Quantcast


Last updated: March 24. 2013 11:29PM - 980 Views

A man passes an empty closed branch of Bank of Cyprus in central capital Nicosia on Sunday.
A man passes an empty closed branch of Bank of Cyprus in central capital Nicosia on Sunday.
Story Tools:

Font Size:

Social Media:

BRUSSELS — After failing for a week to find a solution at home to a crisis that could force it into bankruptcy, Cypriot politicians were turning to the European Union on Sunday in a last-ditch effort to help the island nation forge a viable plan to secure an international bailout.


Politicians are under pressure to come up with a solution quickly, with the European Central Bank threatening to stop providing emergency funding to Cyprus’ banks after today if there is no agreement on a way to raise 5.8 billion euros ($7.5 billion) needed to get a 10 billion euro rescue loan package from the International Monetary Fund and the other European countries that use the single currency.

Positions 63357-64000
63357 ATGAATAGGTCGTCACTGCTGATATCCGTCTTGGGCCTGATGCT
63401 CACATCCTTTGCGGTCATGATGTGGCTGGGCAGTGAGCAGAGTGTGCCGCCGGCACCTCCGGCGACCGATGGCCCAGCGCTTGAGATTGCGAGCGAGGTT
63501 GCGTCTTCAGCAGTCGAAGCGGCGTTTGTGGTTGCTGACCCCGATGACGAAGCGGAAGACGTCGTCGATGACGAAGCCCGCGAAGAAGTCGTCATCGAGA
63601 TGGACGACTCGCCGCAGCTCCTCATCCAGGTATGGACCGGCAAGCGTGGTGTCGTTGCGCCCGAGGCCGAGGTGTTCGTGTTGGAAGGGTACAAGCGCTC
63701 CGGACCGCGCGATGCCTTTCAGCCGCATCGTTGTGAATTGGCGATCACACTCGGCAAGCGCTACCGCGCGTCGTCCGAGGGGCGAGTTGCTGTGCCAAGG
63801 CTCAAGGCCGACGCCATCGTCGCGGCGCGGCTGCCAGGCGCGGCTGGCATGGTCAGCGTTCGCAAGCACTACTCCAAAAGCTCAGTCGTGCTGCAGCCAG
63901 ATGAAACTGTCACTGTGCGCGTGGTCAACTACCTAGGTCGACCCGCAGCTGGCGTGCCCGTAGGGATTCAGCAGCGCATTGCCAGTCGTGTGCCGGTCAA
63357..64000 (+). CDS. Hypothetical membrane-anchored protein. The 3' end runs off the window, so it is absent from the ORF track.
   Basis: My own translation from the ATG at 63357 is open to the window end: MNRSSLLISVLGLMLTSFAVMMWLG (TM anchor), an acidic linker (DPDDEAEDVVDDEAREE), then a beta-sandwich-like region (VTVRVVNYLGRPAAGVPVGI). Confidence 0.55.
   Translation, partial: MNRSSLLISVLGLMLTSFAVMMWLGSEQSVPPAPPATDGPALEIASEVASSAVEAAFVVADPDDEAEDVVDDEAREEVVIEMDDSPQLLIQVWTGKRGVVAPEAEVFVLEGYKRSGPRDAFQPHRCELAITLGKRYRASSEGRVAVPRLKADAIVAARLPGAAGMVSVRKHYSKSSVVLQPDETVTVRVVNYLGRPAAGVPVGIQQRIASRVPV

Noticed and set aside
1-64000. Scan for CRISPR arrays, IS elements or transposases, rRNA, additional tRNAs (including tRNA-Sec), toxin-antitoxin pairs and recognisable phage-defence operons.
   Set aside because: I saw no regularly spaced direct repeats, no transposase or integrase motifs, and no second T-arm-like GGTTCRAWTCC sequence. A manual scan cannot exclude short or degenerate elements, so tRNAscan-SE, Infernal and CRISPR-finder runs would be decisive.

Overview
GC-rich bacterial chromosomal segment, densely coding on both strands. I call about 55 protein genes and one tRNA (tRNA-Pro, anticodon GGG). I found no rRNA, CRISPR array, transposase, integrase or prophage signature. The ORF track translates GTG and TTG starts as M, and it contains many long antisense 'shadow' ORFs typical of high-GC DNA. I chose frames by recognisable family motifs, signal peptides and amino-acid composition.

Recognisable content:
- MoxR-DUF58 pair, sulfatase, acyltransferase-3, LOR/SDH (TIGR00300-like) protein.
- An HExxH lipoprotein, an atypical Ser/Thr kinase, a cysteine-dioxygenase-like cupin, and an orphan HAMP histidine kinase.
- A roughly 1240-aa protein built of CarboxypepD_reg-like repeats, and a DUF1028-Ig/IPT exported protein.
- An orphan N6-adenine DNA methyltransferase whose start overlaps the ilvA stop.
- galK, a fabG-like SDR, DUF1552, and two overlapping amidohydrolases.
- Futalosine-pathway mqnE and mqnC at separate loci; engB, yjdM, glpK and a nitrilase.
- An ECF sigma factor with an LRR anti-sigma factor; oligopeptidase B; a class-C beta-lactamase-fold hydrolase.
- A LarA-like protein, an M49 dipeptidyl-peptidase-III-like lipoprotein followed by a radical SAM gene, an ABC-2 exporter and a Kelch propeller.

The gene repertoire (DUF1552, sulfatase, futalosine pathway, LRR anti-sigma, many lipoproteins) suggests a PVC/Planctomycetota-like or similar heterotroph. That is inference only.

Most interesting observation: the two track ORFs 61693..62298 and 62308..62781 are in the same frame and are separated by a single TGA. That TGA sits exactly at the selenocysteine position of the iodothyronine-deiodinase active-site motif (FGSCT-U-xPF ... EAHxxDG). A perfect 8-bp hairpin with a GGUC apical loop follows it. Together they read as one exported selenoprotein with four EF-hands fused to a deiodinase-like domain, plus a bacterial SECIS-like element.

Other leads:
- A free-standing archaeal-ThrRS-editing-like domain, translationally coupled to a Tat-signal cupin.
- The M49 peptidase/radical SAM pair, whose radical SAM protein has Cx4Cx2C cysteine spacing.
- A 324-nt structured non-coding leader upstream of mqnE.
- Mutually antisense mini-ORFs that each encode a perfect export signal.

If Cyprus fails to secure a bailout, some of its ailing banks could collapse within days and rapidly drag down the government and possibly force it out of the euro, a huge threat to the stability of the currency used by more than 300 million people in 17 EU nations.


Despite the danger, Europe’s biggest economy maintained a hard line. German Finance Minister Wolfgang Schaeuble said “if possible we want to avoid seeing Cyprus sliding into insolvency.”


But, he said Sunday in a newspaper interview that Cyprus cannot expect compromise over the threat of bankruptcy and possibility it could leave the eurozone.


Comments
comments powered by Disqus



Featured Businesses


Poll



Info Minute



Gas Prices

Wilkes-Barre Gas Prices provided by GasBuddy.com